It made too much sense. Drew Stafford, 29, suffered for too many seasons as a lowly Buffalo Sabre. A mid-season trade to the Winnipeg Jets reinvigorated his career. He spoke openly about how much happier he was after changing teams, and it showed in his play. Stafford exploded for nine goals and 19 points in his 26 games as Jet. It was easily his most productive stretch since he scored 31 goals in 2010-11.
So why on Earth would Stafford and the Jets want to part ways? Good question. So they didn't. On Tuesday, a.k.a. Free Agency Eve, the Jets locked up pending unrestricted free agent Stafford for two years and $8.7 million, amounting to a $4.35-million cap hit.
Stafford's previous four-year deal paid him $4 million annually. He signed it right after the breakout 2010-11 season and thus never came close to matching the value. Who would've thought even six months ago, then, that Stafford would wind up earning a raise?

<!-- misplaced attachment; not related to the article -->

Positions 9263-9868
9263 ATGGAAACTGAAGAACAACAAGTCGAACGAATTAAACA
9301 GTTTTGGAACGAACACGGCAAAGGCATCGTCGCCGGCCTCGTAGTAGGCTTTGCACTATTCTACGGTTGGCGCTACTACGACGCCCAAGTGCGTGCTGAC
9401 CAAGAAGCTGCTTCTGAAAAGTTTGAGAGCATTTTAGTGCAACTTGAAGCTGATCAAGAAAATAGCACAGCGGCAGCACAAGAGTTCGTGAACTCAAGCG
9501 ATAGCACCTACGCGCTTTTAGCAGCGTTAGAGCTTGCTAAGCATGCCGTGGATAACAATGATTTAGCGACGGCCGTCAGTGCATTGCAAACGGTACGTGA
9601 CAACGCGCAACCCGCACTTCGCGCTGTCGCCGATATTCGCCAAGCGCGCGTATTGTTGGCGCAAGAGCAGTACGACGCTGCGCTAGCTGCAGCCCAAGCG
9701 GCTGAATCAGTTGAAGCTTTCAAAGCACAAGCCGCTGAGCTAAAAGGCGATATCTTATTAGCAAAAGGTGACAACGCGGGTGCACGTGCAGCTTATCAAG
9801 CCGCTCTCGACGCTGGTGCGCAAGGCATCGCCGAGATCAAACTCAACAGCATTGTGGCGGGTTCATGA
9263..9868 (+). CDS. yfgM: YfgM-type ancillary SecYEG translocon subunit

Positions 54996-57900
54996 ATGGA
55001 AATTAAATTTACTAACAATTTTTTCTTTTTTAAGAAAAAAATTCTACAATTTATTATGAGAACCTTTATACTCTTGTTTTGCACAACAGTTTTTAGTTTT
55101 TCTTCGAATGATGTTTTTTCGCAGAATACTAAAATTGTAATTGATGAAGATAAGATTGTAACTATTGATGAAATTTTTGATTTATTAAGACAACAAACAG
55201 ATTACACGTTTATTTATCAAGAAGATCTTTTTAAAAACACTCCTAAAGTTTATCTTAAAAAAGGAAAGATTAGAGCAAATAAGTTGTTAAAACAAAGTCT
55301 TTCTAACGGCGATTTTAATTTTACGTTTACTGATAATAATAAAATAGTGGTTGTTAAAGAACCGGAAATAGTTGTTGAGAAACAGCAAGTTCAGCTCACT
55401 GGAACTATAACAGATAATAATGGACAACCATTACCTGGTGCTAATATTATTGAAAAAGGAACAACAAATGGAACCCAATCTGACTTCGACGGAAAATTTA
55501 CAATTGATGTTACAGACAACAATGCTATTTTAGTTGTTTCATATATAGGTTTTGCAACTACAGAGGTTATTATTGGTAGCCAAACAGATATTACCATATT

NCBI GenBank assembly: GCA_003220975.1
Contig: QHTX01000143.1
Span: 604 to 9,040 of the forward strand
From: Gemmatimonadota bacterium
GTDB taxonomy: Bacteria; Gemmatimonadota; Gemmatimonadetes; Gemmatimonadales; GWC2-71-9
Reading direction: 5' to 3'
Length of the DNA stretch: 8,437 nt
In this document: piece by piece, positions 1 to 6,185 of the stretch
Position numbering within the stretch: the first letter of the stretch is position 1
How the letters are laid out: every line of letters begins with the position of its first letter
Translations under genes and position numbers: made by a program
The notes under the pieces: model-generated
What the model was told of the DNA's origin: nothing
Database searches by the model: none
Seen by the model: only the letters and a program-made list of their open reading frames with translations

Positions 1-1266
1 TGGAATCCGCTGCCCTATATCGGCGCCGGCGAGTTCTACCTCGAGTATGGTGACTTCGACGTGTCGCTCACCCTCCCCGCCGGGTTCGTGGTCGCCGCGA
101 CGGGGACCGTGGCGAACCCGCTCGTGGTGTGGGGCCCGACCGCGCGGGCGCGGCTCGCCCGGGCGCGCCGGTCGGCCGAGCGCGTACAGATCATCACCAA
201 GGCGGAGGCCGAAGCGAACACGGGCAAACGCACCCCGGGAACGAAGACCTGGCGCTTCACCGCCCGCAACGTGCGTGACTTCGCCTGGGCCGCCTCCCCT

It's an overpay, but it's hardly a surprise given the weakness of this summer's free agent class. The Jets had the cap space for Stafford, and the two-year term makes the money forgivable. This contract won't cripple them. Detractors will point out that Stafford's shooting percentage was lucky at 16.1 percent and will regress. He also benefitted from spending most of his time on Mark Scheifele and Blake Wheeler's line. But perhaps GM Kevin Cheveldayoff simply liked the trio's chemistry and didn't want to mess with it.
Stafford is back, and he's richer than he probably imagined he'd be during his last days in Buffalo. Now it's up to him to prove he can produce like a true top-six forward over a full season for the first time in half a decade.
Matt Larkin is an associate editor at The Hockey News and a regular contributor to the thn.com Post-To-Post blog. For more great profiles, news and views from the world of hockey, subscribe to The Hockey News magazine. Follow Matt Larkin on Twitter at @THNMattLarkin